Welcome to My Personal Page
The Everesting is complete, but you can still donate! Thank you for all the support.
You'd spot a friend five bucks, right? I humbly ask for your support of these two charges I am training/fundraising for this summer. Check with your employer for non-profit donation matching. Thank you, thank you, thank you.
Everesting to provide food and shelter to those expieriencing homeless through Team Samaritan. "Everesting" is to complete a single bike ride that amounts to 29,029 vertical feet of climbing. The route I scouted is roughly 178 miles and my goal is to finish in under 20 hours.
The Leadville 100, a single-day mountain bike race across the Colorado Rockies to support young adults diagnosed with cancer by raising funds for First Descents (FD). The race is 103.5 miles with 12,600 feet of climbing at an average elevation near 11,000ft.
TS - Team Samaritan’s headquarters are in the River North district (RiNo) of Denver, which I consider a big part of my community (home to FD's office, and my old office+climbing gym). I regularly saw people in need during my daily bike commute. It’s easy to turn a blind eye while driving by in a car, but on a bike, you gain a greater appreciation for their life—the sights, conversations, sounds, smells, and weather conditions are far less ignorable while on a bike.
FD - I am inspired by my mom, a cancer survivor, and my aunt Diny, who is currently undergoing chemo treatment. Most all of us know someone close affected by cancer. But because cancer for 20-45 year olds is rare, most of these people are isolated in their undertaking. FD creates opportunities for cancer survivors to come together and share their experiences on an intimate level and provides support systems to manage an unfathomable life change. FD's main programs take participants on full-funded surf, kayak, or climbing adventure trips. Just like with their cancer, participants generally have zero experience with these activities.
What’s my goal? To raise of funds, of course. How? By setting a challenge that's ridiculous enough for people to take note. That’s the idea, anyway. While I am aware my ask is simply glorified panhandling, think of your donation as an investment in my motivation to complete these goals emphatically, especially after 16 hours in the saddle.
1. Race the Leadville 100 MTB
August 14, 2021
Racers are allotted 12 hours to finish the Leadville 100, but I do not want to simply complete the race. Although finishing before the cutoff is a significant challenge for nearly every competitor (the race officials offer a shiny cowboy belt buckle for those who do), I target to finish under 9. Ambitious? Probably. Misguided? Definitely. I have never mountain biked for more than 40 miles, let alone in a non-stop, high-altitude race. And while I have ridden and raced mountain bikes since I was 12, some friends are oddly confident in my ability to shoot for this 9 hour goal.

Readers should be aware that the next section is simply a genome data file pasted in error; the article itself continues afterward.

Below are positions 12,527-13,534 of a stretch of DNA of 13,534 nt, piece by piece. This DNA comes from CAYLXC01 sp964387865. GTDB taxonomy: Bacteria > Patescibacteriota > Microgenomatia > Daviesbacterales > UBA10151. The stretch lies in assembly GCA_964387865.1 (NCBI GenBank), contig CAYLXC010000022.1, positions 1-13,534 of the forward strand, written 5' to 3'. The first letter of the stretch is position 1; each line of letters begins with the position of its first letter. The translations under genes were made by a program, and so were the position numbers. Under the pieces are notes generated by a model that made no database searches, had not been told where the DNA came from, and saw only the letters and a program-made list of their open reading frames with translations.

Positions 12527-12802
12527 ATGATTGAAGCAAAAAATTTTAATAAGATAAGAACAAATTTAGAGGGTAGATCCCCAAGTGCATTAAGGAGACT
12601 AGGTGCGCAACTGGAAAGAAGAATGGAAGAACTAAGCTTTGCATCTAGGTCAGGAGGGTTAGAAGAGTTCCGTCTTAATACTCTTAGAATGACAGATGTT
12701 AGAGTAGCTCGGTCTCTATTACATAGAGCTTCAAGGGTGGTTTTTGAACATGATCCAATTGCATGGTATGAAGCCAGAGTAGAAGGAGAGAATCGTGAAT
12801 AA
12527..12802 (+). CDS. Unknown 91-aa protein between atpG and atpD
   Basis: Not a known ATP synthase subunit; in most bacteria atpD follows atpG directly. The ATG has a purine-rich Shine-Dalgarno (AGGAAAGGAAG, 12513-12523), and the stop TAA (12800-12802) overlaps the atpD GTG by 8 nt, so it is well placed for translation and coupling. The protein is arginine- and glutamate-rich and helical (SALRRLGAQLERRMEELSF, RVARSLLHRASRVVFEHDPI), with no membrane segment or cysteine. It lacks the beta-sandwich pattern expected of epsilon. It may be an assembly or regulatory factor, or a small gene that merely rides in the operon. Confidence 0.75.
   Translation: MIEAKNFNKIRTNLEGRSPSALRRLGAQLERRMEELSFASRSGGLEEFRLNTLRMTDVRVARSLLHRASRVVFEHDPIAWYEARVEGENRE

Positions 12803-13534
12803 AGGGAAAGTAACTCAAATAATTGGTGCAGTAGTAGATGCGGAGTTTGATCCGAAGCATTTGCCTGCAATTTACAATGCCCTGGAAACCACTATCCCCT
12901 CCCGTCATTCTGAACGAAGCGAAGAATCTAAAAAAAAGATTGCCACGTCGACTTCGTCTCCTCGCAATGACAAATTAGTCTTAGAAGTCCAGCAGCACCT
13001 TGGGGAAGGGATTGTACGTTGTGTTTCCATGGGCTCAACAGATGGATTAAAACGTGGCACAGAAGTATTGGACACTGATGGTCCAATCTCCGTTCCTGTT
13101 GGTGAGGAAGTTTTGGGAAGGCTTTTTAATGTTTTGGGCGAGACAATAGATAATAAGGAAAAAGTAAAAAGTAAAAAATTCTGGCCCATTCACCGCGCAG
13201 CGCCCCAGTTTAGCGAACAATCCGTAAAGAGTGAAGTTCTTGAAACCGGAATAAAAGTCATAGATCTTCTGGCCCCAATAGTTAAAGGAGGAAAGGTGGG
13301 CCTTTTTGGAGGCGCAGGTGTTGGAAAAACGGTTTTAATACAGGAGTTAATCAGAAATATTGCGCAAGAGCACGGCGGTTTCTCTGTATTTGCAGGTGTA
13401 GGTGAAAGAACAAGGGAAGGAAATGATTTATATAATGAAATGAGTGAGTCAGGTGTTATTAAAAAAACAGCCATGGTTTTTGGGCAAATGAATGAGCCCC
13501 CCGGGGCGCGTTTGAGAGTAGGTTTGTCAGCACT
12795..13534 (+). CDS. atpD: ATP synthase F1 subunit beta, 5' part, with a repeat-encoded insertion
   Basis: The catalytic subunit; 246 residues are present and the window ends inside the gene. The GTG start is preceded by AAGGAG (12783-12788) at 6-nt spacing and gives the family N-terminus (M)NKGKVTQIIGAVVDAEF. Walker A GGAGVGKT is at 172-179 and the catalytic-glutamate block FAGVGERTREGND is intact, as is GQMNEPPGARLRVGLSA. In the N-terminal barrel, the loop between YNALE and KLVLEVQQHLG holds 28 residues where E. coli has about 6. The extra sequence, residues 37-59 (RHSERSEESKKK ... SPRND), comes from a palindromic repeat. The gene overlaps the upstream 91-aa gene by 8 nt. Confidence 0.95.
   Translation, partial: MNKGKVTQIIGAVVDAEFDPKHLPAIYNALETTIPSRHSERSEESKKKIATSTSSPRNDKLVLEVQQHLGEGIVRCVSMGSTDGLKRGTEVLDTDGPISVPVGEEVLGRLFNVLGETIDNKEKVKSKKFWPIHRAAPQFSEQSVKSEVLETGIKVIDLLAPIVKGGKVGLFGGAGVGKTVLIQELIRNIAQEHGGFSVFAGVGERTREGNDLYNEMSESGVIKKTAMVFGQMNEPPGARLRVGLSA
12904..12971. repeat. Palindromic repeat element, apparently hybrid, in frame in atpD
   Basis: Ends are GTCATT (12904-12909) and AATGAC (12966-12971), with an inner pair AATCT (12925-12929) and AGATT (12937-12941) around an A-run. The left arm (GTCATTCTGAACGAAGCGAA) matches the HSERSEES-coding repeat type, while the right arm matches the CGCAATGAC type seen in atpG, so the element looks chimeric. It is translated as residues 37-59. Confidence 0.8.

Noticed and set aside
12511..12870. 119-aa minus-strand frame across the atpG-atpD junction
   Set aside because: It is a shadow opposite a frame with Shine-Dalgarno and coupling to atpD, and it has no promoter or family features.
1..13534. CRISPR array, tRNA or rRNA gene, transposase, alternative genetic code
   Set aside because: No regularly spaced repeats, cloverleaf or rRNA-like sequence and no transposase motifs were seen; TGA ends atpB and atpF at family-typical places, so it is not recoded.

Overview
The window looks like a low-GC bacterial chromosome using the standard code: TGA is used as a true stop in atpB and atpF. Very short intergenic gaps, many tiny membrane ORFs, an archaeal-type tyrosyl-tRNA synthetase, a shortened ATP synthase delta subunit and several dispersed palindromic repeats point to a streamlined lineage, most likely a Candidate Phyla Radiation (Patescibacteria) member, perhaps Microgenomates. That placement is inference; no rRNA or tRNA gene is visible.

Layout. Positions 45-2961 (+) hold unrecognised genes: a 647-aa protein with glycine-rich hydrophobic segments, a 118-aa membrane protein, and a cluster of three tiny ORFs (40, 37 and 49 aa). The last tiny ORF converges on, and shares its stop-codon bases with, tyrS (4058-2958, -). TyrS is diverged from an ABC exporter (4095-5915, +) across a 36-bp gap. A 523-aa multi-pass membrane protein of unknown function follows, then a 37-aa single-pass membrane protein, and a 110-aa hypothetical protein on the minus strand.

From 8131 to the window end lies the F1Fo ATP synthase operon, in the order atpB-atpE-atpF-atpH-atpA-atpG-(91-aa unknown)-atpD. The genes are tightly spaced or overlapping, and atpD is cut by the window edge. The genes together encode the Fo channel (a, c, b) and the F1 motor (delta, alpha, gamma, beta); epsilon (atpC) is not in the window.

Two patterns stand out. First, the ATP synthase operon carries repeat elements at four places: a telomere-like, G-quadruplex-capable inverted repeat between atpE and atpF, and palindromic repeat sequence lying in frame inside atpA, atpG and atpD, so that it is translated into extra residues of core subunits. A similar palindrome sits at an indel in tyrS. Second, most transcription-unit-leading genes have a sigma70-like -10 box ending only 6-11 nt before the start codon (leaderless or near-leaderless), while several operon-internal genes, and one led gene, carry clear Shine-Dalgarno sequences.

For those unfamiliar with what this race entails: This is not a road ride. This is on trails, in the alpine mountains/at timberline (when trees stop growing due to thin air and exposure). There will be thunderstorms, wind, low oxygen, dehydration, lack of nutrition, chafage, cramps, and heart rate spikes so high, they will ruin your day. Imagine how steep mountain pass roads are. Double or triple that pitch, throw down loose dirt and rocks, and pedal a bike up it for nine hours straight.
Building Block - Silver Rush 50
July 11th, 2021
In order to finish the LV100 in under 9 hours, I need to start towards the front of the pack. There are 2,000 people who start this race. With so many bodies, it's hard to make your way towards the front, so you have to start there. However, with world-renowned pros and many other actual endurance athletes at the front, I can’t just choose to start there. I have to qualify. Therefore, my training really begins with the Silver Rush 50, an MTB race similar to (and near) the Leadville 100. It’s roughly half in all respects and I have exactly half the time to complete it. I will train to mountain bike 50 miles, climbing 7,800 vert at an average altitude of 10,800, in under 4.5 hrs, by July 11th.
June 20th, 2021
To train and raise funds for a program that provides food and shelter to the homeless, I am “Everesting” on the longest day of the year. “Everesting” is completing a single ride that amounts to 29,029 vertical feet. Find a hill-climb and repeat it until you’ve ridden to the top of Everest. The route I scouted is roughly 178 miles and I hope it will take less than 20 hours. Yay.
Some might call this endurance event “suffering”. But what is suffering? What does it mean to endure? I imagine most can recall their own experience suffering through an endurance event or giving something your hardest physical effort possible, despite fatigue. However, that’s all self-inflicted fun, far from suffering. As I write this, there is a blizzard outside (Denver, 3/14) with 22" of snow on the ground. There are people with no food to eat and no home to stay in tonight, tomorrow, or this spring. That is true suffering—true endurance—with no end in sight.
I convinced (duped) my friends AJ Sherer and Dillon Wilson to join me. They, too, enjoy “suffering” on a bike.
Building Block - The Murph
May 30th, 2021
My brother is hosting a community Murph workout in Erie, CO the Sunday of Memorial Day weekend to raise funds for the Eire Hero Foundation. The “Murph” is a workout in memory of the late SEAL Michael Patrick Murphy who was awarded the US Medal of Honor. It consists of a 1-mile run, 100 pull-ups, 200 push-ups, 300 squats, and another 1-mile run, all while wearing a 20lb vest. I think this might be the most difficult piece of my training, but I will need the body mass at the beginning of my summer to maintain fitness this summer.
Wish me luck. I’ll keep you updated.
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